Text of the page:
The percentage of Americans who say they are strong in their religious faith has been steady for the last four decades, a new study finds. But in that same time, the intensity of some religious groups has surged while others – notably Roman Catholics – has faded.
Among the risers: Evangelicals, who have become more staunchly devout since the early 1990s. Meanwhile, Catholics now report the lowest proportion of strongly affiliated followers among major American religious traditions.
The drop in intensity could present challenges for the Roman Catholic Church, the study suggests, both in terms of church participation and in Catholics' support for the Church's social and theological positions.
"On the whole, the results show that Americans' strength of religious affiliation was stable from the 1970s to 2010," said Philip Schwadel, a University of Nebraska-Lincoln sociologist who authored the study, which is to be published in the journal Sociology of Religion. "But upon closer examination, there is considerable divergence between evangelical Protestants on the one hand and Catholics and mainline Protestants on the other."
Schwadel modeled data from nearly 40,000 respondents to the General Social Survey from 1974-2010 and created a measure for Americans' strength of religious affiliation over time.
Overall, the proportion of Americans who said they were "strongly affiliated" with their religion increased from 38 percent in the 1970s to a high of more than 43 percent in the mid-1980s. That number slid to 37 percent by the end of the '80s and has remained stable ever since, the study showed.
The big changes, however, came within the nation's various denominations and religious traditions – most noticeably between Catholics and evangelicals. Since the 1980s, an intensity gap emerged between the groups, the study found. By 2010, about 56 percent of evangelicals said they considered themselves strong adherents to their faith. For Catholics, it was just 35 percent, four percentage points lower than mainline Protestants.
"Sociologists have been writing about declines in mainline Protestantism for the last few decades," Schwadel said. "The tremendous decline in Catholics' strength of affiliation, though, was somewhat surprising."
Schwadel's analysis suggests the changes are related to "period-based" effects – the popular discourse, political events or other occurrences that can lead to changes among certain groups of people during a specific time period.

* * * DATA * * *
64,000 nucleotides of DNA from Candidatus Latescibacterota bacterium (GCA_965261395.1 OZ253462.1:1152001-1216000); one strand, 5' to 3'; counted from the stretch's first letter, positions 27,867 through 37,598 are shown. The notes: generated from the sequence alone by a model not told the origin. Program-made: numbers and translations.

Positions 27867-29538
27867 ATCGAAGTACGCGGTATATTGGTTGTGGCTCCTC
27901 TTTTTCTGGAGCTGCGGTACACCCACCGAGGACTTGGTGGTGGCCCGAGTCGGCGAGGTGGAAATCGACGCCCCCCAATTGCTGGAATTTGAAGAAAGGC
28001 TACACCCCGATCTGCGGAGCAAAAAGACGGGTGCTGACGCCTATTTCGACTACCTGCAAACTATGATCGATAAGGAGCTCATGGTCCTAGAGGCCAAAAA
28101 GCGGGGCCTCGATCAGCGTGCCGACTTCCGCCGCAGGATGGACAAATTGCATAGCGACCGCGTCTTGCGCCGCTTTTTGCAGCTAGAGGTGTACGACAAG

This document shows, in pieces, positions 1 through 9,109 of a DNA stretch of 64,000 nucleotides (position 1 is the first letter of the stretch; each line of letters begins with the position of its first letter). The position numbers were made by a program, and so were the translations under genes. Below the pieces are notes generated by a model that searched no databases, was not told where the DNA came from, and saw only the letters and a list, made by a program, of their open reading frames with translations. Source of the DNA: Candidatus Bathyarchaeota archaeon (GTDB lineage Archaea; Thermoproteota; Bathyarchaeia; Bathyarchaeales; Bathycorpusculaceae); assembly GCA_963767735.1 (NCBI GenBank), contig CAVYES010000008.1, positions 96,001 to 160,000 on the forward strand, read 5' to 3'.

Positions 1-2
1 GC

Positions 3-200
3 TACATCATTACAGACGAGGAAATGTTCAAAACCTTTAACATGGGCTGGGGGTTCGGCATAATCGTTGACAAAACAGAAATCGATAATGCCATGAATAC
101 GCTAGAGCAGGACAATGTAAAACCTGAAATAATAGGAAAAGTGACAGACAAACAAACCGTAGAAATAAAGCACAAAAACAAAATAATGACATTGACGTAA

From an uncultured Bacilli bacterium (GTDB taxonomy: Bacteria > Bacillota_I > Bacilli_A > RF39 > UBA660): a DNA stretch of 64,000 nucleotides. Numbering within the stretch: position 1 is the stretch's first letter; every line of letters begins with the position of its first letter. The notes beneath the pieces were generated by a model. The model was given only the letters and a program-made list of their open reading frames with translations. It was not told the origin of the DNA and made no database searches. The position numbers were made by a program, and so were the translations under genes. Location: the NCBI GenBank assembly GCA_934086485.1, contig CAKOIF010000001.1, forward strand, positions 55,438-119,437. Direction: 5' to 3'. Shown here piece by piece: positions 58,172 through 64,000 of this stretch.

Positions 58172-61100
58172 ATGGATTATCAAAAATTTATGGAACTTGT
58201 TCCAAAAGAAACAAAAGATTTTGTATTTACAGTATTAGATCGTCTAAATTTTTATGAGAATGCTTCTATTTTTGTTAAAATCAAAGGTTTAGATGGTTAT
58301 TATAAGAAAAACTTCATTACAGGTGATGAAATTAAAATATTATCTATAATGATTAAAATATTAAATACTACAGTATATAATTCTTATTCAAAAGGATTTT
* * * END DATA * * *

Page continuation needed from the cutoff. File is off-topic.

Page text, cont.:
In Catholics' case, the study shows an abrupt decline in strength of affiliation starting in 1984 and ending in 1989. The findings suggest this could be in reaction to publicity around sex abuse scandals involving priests at that time, as well as the growing number of Latino Catholics responding to the survey. Prior research has shown Latino Catholics to be unlikely to report a strong religious affiliation compared with other Catholics.
Meanwhile, evangelicals' strength of affiliation began to swell in the early 1990s, following the growth of their presence in the public sphere during the prior decade, the study shows.
"Social change of this sort often occurs across generations, in response to generation-specific socialization processes," Schwadel said. "Still, the analysis shows that changes in strength of religious affiliation occur largely across time periods, suggesting more rapid, and potentially more ephemeral, forms of social change."
The study also found that though there has been a steady deterioration in strength of religious affiliation over time among Catholics, strength of affiliation was less strongly associated with church attendance among younger generations. This means that declines in Catholics' strength of affiliation do not necessarily lead to equivalent declines in their church attendance.
"That could be seen as good news and bad news for the Catholic Church," Schwadel said. "Younger Catholics are not being driven away from going to church, but they do still feel less strongly committed to their religion than they did a few decades ago."
The study also found:
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